Yes, the butler is a traitor. It’s a cliché, but it fit the narrative very well, so I went ahead and used it. I don’t think a lot of people will see it coming, though there are several clues. One of them is the fact that he makes only one cup of tea here and brings it for Wax; Tillaume is not accustomed to killing people, and he’s extremely nervous in this scene. That’s why he made the mistake of not making three cups and bringing them all over. (My writing group caught this, which amused me. They thought it was a mistake in the writing, though.)


One of the things that made me want to write this story, and keep going on it after I’d started, was the chance for good banter between Wax and Wayne. They play off one another well, and I haven’t had a chance to do a book in a while (ever since the first Mistborn book, really) that had a good, long-established relationship between main characters who I could play off each other in this way. There is something deeply satisfying for me about this kind of writing, even though it’s really just silly banter. I feel as proud of moments like Wayne toppling over because of the tea, then the conversation in the speed bubble, as I do of a deep character complexly coming to a character climax at the height of a story. That’s because, at least as I see it, this is as technically difficult to pull off—the right feel of two characters with a very long relationship, talking in a way that conveys their years of experience with one another. And, at the same time, hopefully being amusing and interesting.


It’s very dense writing, for all the fact that it doesn’t read that way. (Unlike, for example, a really good section of dense description, laden with meaning.) Part of the reason it works is because it feels so easy to the reader.

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Published on March 15, 2014 15:03 • 137 views

Here is the first batch of annotations for The Alloy of Law. As with all of the other annotations here on the site, each annotation contains spoilers for the current chapter. Spoilers for chapters after the current one are hidden by spoiler tags. We recommend you read the book before reading the annotations! Also, please note that there are not yet annotations for the prologue or first chapter.


Wayne imitates a constable

Writing this Wayne chapter was a pure delight. It was here that I was finally certain that I had his character down, following the misstarts before changing to this version of the story. Here is also where I made the decision that I’d chosen right in expanding the short story to a novel. For me, a single viewpoint character often isn’t enough to carry a novel. (Unless I’m doing a first-person narrative.)


Wayne, as a character, really grew into himself here. It is interesting to me how quickly he came together as I started working on this book. That first false start was awful—yet, once I started writing about him as a counterpoint to Wax, he just popped out fully formed, Athena-like, brimming with personality and strength.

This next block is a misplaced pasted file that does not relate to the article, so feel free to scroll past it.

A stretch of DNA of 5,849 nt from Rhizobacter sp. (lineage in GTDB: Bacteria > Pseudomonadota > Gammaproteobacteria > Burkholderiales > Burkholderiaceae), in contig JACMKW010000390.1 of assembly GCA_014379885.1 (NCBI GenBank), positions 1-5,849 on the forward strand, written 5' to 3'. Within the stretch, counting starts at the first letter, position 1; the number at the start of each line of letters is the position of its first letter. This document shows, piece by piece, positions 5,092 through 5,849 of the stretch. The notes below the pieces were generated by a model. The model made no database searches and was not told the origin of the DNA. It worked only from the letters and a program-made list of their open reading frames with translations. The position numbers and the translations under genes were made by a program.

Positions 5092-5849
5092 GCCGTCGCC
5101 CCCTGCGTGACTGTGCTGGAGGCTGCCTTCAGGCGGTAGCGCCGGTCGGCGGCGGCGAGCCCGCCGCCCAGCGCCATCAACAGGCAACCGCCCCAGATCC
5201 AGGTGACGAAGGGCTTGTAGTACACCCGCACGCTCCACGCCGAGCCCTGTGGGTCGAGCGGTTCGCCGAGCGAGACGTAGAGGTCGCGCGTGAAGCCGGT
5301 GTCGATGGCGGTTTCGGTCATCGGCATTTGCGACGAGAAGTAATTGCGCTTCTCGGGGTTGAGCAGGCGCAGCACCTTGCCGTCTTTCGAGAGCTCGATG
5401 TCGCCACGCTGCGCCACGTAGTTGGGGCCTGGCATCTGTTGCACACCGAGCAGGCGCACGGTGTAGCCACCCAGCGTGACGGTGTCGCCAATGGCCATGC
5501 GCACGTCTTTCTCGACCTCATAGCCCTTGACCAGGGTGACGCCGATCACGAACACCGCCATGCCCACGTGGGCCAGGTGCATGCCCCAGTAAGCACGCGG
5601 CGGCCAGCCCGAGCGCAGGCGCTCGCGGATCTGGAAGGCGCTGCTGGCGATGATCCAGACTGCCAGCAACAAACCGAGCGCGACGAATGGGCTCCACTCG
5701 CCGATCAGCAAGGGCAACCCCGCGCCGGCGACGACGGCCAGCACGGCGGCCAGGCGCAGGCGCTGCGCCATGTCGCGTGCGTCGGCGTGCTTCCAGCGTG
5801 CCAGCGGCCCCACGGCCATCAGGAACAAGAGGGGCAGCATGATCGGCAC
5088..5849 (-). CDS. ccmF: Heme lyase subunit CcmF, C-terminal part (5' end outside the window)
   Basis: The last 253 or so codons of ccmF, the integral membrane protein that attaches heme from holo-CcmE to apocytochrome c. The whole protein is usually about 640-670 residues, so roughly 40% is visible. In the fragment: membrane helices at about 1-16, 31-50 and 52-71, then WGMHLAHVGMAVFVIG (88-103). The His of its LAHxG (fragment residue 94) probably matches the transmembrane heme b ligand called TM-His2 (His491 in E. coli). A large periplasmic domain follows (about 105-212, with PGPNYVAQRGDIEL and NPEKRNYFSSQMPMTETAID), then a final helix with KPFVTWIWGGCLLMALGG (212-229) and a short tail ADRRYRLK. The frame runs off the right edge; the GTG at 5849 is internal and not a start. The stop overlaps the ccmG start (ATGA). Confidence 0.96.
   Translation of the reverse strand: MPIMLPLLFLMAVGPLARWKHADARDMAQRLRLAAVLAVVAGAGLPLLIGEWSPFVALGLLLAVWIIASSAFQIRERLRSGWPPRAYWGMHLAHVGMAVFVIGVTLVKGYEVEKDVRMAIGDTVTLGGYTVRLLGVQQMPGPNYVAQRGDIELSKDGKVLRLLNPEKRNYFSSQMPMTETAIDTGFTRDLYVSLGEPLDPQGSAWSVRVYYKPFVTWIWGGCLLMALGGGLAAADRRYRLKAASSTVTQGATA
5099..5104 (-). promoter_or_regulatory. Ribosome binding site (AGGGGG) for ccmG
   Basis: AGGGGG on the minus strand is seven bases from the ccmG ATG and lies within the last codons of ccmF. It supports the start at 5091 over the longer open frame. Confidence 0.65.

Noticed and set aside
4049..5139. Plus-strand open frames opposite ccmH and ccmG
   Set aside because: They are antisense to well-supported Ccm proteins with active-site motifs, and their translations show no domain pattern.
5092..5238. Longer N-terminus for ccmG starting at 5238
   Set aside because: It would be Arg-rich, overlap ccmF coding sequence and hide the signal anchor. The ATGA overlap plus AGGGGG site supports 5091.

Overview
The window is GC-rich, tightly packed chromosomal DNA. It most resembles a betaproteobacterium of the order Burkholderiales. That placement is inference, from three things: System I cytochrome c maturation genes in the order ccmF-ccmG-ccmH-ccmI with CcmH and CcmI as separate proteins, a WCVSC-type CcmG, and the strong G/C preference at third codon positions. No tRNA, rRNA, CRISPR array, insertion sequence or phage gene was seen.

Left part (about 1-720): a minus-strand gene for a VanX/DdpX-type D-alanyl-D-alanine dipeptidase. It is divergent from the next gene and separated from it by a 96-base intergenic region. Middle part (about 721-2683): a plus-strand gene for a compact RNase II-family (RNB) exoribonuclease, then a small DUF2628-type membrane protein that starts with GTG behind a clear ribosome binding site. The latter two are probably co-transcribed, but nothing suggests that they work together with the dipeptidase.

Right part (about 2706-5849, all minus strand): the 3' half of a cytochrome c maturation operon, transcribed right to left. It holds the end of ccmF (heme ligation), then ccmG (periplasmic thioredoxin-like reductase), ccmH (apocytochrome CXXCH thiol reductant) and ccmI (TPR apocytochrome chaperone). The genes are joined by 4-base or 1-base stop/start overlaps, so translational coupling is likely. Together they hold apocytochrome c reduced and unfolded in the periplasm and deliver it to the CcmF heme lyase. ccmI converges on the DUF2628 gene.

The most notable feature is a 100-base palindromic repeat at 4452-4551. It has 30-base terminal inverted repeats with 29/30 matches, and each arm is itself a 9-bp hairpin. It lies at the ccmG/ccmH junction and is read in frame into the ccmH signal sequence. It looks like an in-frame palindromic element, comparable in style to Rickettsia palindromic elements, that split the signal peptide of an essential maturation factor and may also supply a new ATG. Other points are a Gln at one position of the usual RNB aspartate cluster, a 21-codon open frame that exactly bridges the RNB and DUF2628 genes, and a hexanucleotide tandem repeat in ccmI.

I do worry that he’ll overshadow Wax a bit—which is one reason why it’s good to wait until chapter eight to give him a viewpoint. However, I think it is a matter of appeal. The two of them will appeal to different readers. I really like how the two play off one another and have different strengths.


By the way, I realize the cover has a problem with Wayne holding a gun. It wasn’t worth complaining about, as I felt that there needed to be a gun on the cover to indicate the shift in the Mistborn setting. However, Wax’s hands are both down low, so the gun really does need to be in Wayne’s hand. Just pretend he’s holding it for Wax.


Wayne’s adoption of personalities

One thing that I wanted to be aware of when writing Wayne was how he saw himself during these excursions where he becomes someone else. My first instinct was to blend the personality completely, until he was thinking of himself directly as the person he was imitating.


That felt like it went too far. For one thing, it was confusing to have the narrative not refer to him as “Wayne” but as the persona. For another, I didn’t want Wayne to go that far—in my mind, he always has control of these things. He’s not losing himself in his part; he’s always aware of who he really is and what he’s doing.


So, in a way, he’s a method actor. He reinforces who he is in his head, occasionally giving himself thoughts as the persona to remind himself to stay in character. He lets himself feel the emotions they do, and adopt their mannerisms. But it’s a coat he can take off or put back on. It’s not a psychosis. That was an important distinction for me to make as a writer.


He does, however, become more and more comfortable as he plays a role. One example of this is how Wayne still thinks of constables as being lazy partway through this, though he slowly loses his prejudice as he plays the role longer, shifting to thinking of them as “constables” instead of “conners” in the later part of the chapter.

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Published on March 15, 2014 15:03 • 111 views

Here is the first batch of annotations for The Alloy of Law. As with all of the other annotations here on the site, each annotation contains spoilers for the current chapter. Spoilers for chapters after the current one are hidden by spoiler tags. We recommend you read the book before reading the annotations! Also, please note that there are not yet annotations for the prologue or first chapter.